“You slippery little bastard,” the super howled, attempting to grab me again but held back by my idiot friends who continued to engage the enemy with vehement evangelical blabbering.
Above their jabber, the gusting wind and the thundering waves, he shouted: “You’re banned. You’re banned from the North Sea.”
As I closed the car door, pulling on my strides, the sound of a police siren announced itself in the long-forming late afternoon shadows.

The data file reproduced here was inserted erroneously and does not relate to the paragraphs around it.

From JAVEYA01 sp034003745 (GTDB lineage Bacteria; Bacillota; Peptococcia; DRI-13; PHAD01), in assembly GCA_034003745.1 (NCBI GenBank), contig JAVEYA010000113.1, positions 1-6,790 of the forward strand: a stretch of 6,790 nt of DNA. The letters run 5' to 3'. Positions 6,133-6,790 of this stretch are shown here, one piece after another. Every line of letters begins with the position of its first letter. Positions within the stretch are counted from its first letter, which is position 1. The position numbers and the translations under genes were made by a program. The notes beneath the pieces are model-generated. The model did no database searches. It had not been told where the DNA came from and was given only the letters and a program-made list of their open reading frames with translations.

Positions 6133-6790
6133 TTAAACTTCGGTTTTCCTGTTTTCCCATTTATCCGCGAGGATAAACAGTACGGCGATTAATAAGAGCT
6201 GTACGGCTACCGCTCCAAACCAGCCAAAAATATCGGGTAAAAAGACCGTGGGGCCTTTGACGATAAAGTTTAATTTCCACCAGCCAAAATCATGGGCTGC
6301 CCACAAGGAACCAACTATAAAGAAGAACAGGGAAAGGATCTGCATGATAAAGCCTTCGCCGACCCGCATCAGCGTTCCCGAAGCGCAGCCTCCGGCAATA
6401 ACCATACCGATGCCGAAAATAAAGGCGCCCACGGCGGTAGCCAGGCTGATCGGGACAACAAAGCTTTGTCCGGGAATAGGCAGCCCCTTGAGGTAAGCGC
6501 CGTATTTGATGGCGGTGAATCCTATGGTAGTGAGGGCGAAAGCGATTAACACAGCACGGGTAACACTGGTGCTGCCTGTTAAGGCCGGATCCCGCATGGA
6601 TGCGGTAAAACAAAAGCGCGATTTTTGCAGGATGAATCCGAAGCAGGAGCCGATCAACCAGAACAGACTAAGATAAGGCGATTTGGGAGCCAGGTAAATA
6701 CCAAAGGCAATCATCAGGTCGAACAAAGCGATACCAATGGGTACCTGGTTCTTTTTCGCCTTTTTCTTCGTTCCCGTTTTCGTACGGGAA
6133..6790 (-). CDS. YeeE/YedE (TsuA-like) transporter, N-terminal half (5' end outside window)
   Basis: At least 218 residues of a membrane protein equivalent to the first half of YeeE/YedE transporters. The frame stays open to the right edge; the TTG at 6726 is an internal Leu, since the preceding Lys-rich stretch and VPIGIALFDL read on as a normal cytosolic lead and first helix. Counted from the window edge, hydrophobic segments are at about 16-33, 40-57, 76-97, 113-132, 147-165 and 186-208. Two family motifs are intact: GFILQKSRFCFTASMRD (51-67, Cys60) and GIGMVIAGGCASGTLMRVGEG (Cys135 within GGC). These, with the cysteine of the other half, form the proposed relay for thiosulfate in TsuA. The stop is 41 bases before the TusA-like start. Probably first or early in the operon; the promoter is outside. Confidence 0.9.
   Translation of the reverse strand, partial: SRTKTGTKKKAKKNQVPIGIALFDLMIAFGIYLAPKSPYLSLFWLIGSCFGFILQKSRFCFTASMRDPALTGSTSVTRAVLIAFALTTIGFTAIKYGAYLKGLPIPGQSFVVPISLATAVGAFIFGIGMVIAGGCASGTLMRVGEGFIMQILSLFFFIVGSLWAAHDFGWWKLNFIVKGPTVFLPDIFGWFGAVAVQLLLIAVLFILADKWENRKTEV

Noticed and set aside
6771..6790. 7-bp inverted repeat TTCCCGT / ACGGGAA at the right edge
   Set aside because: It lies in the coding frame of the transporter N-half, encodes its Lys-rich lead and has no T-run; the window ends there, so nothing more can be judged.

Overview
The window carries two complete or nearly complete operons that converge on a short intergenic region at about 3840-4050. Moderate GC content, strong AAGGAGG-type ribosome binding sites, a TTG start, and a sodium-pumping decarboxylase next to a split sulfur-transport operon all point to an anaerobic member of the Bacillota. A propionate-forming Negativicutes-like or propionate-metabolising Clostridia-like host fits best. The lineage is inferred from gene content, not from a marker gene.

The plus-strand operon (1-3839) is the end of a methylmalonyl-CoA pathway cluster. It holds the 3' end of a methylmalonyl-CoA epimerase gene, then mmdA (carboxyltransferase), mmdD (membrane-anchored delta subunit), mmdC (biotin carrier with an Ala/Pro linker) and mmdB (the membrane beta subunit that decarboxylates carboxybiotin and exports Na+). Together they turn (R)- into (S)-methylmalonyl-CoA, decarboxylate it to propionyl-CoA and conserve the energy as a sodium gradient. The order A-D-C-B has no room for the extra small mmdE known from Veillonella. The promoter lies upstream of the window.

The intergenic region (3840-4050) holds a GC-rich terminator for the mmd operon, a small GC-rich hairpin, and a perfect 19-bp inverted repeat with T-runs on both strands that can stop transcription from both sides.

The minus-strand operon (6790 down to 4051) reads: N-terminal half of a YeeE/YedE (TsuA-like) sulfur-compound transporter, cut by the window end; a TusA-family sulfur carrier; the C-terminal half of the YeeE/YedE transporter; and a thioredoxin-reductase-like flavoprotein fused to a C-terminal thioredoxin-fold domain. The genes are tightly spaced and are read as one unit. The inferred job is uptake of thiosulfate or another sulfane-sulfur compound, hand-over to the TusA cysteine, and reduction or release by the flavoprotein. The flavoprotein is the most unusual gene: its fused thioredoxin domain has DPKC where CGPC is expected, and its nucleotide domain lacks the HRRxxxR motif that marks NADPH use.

“Is that true?”
“All of it.”
“That guy probably saved your life.”
“Aye, he probably did.”
Tom Pickard was born in Newcastle, England, and left conventional schooling at the age of 14. His collections of poetry include High on the Walls (1967), An Armpit of Lice (1970), Hero Dust: New and Selected Poems (1979), Hole in the Wall: New and Selected Poems (2002), The Dark Months...